Aboriginal Wall Paintings

This file should be cross-referenced to the file titled Aboriginal Rock Art: Ubirr, Northern Territory

Paintings of this kind were traditionally made using pigments ground from natural materials such as white, red and yellow ochres which were bound using gum from Milkwood trees. Black was made using charcoal. Paint was applied directly using twigs and sticks and in some instances by splattering.

This was a common process used Australia-wide by Aboriginal People.  Fine examples are also readily accessible and can be observed  in Gariwerd National Park (The Grampians), Victoria; The Flinders Ranges, South Australia; Alice Springs, Northern Territory; Kakadu National Park, Northern Territory; Noulangie Rock and Ubirr Rock, Northern Territory as well as many other locations.

The images may take a minute to download. Click to the left or right of the main image to go forward or to return.

Be Sociable, Share!

You can leave a response, or trackback from your own site.

5 Responses to “Aboriginal Wall Paintings”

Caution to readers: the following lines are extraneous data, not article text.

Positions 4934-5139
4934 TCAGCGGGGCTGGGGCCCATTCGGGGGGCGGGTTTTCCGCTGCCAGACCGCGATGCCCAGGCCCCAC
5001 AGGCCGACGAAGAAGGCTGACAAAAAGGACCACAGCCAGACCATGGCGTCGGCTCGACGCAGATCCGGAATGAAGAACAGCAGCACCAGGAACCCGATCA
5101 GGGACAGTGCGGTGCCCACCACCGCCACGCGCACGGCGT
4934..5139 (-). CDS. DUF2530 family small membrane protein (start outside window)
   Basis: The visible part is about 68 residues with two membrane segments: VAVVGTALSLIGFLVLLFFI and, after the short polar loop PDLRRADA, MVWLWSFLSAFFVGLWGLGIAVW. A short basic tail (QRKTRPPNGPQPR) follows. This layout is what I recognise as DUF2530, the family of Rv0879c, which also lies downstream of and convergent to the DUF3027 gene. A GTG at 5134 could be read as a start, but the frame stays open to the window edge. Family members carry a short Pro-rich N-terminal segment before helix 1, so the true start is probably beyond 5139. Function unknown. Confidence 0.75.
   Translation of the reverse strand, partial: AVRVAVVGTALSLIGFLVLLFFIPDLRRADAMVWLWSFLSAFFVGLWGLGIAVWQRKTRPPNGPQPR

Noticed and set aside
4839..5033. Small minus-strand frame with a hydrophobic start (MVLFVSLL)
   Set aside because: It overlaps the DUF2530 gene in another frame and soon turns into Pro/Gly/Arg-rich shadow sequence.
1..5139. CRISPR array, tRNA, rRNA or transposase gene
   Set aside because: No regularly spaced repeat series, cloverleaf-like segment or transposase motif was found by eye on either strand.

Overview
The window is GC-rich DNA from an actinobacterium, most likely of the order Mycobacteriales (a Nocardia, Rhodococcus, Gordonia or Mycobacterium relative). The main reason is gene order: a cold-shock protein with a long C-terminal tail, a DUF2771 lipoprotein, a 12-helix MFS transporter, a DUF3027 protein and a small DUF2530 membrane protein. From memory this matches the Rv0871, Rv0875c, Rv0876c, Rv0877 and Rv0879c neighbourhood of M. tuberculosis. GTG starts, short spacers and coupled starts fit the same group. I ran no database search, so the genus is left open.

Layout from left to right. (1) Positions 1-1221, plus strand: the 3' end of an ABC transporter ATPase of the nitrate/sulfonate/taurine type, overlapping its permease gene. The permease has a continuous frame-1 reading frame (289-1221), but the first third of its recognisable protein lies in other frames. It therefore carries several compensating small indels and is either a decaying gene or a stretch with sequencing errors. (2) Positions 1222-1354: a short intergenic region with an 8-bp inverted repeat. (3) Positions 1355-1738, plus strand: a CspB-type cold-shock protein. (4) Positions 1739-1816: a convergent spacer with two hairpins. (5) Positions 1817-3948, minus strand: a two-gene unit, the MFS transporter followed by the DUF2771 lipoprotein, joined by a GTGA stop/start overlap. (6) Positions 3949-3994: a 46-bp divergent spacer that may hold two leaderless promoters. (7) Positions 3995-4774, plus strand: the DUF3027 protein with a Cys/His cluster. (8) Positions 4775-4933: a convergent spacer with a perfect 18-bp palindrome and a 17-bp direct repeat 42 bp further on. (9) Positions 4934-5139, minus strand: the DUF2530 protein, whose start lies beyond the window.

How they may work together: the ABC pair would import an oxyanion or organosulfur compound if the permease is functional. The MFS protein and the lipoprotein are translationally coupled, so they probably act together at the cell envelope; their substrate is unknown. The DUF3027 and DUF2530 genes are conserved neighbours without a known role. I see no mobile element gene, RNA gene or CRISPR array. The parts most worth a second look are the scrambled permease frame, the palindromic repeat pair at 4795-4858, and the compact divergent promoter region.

1. Just like the other files on this blog site this one is splendid. Thanks

  2. max says:

    You keep telling me that but when I visit the files you mention there are NO spelling mistakes at all. You need to be specific and tell me what is wrong. If you don’t let me know what you think is misspelt I’ll delete your comment. Thanks Max

  3. sharon cruise says:

    Have tried opening everything in student examples and exhibitions and just keep getting the same image. Is there something else I should be doing?

  4. max says:

    They are wonderful and you’d love them in real life too…just dream and anything is possible. Thanks for having a look. I’m so happy I mentioned them to you. I’ll send you a photo of the enormous crocodile I saw that I talked about. I’ve applied to lead a workshop next year in Mumbai…maybe catch up again? Cheers Max.

  5. Sarah says:

    These are wonderful pictures. I might never see these in my life, but I can see them here, and I can learn what someone used to mark his imprint, his view of the world.

Leave a Reply